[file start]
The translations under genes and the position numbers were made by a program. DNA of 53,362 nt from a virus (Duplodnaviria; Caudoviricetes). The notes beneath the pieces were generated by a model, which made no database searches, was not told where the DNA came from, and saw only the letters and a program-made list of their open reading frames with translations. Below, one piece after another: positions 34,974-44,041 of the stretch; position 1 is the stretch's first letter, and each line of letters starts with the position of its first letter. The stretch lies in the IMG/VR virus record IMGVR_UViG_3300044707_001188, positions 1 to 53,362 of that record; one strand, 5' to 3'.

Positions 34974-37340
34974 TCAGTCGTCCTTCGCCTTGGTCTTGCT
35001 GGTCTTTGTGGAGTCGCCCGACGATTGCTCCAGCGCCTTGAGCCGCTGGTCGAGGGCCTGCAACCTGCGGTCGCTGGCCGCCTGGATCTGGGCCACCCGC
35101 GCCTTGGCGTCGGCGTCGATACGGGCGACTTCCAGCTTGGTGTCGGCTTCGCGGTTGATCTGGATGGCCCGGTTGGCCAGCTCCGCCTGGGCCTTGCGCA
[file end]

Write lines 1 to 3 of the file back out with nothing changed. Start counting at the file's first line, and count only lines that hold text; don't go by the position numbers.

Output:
The translations under genes and the position numbers were made by a program. DNA of 53,362 nt from a virus (Duplodnaviria; Caudoviricetes). The notes beneath the pieces were generated by a model, which made no database searches, was not told where the DNA came from, and saw only the letters and a program-made list of their open reading frames with translations. Below, one piece after another: positions 34,974-44,041 of the stretch; position 1 is the stretch's first letter, and each line of letters starts with the position of its first letter. The stretch lies in the IMG/VR virus record IMGVR_UViG_3300044707_001188, positions 1 to 53,362 of that record; one strand, 5' to 3'.

Positions 34974-37340
34974 TCAGTCGTCCTTCGCCTTGGTCTTGCT